How to Win Friends and Influence People

The book is as timeless and applicable today as it was when it was first published in 1936. How to Win Friends and Influence People by Dale Carnegie is the seminal writing on developing and mastering the principles of human relations. It has more than 15,000,000 copies in print and is listed on Time Magazine’s list of the 100 Most Influential Books of All Time.

There is no deep science to it, rather it is all about doing the basics. But the basics are what is missing from our lives today. The book is divided into four parts:
1. Fundamental Techniques in Handling People
2. Six Ways to Make People Like You
3. How to Win People to Your Way of Thinking
4. How to Change People Without Giving Offense or Arousing Resentment

Within each section are a number of principles to follow to support the objective. The beauty about the book is Carnegie gives examples of how each principle works in practice, and as a result, shows you how you can implement it on your own. It is not just a recitation of ideas without support, you can make them actionable.

I am not going to enumerate the 30 principles discussed in the book, you will have to read those yourself. Even though these principles were developed in 1936, I believe they are even more important today. The reason is that as our society becomes less personal because of technology (i.e. texting, email, Snapchat), the use of these interpersonal communication skills and principles will make you stand out from the crowd and lead to more personal triumphs. I even stress to my kids that beyond taking classes in their college major, they should take classes on interpersonal communications.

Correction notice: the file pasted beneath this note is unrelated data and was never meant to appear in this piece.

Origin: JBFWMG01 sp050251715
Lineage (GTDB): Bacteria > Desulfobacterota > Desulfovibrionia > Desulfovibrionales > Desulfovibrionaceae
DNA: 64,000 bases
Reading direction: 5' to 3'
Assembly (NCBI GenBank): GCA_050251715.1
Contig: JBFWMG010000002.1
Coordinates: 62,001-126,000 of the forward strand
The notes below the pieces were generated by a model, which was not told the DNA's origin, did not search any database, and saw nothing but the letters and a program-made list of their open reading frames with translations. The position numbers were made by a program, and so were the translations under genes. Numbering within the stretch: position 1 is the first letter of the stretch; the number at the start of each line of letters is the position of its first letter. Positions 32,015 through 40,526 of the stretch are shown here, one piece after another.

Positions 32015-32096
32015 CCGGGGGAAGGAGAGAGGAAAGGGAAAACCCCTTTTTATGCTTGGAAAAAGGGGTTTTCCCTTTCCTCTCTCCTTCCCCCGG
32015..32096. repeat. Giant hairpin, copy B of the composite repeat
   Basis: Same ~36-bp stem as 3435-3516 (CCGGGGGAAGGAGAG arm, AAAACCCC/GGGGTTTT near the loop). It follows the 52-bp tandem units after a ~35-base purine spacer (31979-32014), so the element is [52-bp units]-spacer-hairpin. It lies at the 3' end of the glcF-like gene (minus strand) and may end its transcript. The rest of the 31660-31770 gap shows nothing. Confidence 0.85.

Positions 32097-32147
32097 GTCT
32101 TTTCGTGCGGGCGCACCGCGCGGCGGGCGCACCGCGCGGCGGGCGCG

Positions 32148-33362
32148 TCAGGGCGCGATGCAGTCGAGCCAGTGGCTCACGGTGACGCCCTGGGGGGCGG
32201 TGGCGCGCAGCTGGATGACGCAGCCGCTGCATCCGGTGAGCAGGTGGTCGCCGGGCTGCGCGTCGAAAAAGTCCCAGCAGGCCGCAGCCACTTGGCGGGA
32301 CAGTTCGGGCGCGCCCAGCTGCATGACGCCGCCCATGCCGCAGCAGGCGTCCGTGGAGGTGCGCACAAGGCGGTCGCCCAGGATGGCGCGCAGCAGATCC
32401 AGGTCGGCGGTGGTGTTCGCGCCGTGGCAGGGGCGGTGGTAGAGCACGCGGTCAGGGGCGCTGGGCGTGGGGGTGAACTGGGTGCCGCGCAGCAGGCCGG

Carnegie makes the point that you can’t simply read the book and expect to gain the skills by osmosis. You need to actually implement the principles. I suggest you write down one principle each week, and put it above your computer monitor or on your bathroom mirror as a reminder to focus on the principle for that week. Then, do the same for the other 29 principles and in little over half a year, you will have had 30 new interpersonal skills. Or, if you already have them, you will have reinforced and improved upon them.

A book with more than 15,000,000 copies sold is going to have its detractors. Sinclair Lewis described the book as teaching people to “smile and bob and pretend to be interested in other people’s hobbies precisely so that you may screw things out of them.” And some scholars have criticized the book as being disingenuous and manipulative. I suppose people can find faults in all books, especially those in the self-help or personal development genre. However, even if you may not like an entire book, there will be elements that are meaningful and valuable.

This is a great book, and I’m so glad I read it. Any person of any age can benefit from reading it. If you are looking for a book to give as a gift (especially to your kids), put this one on your list.

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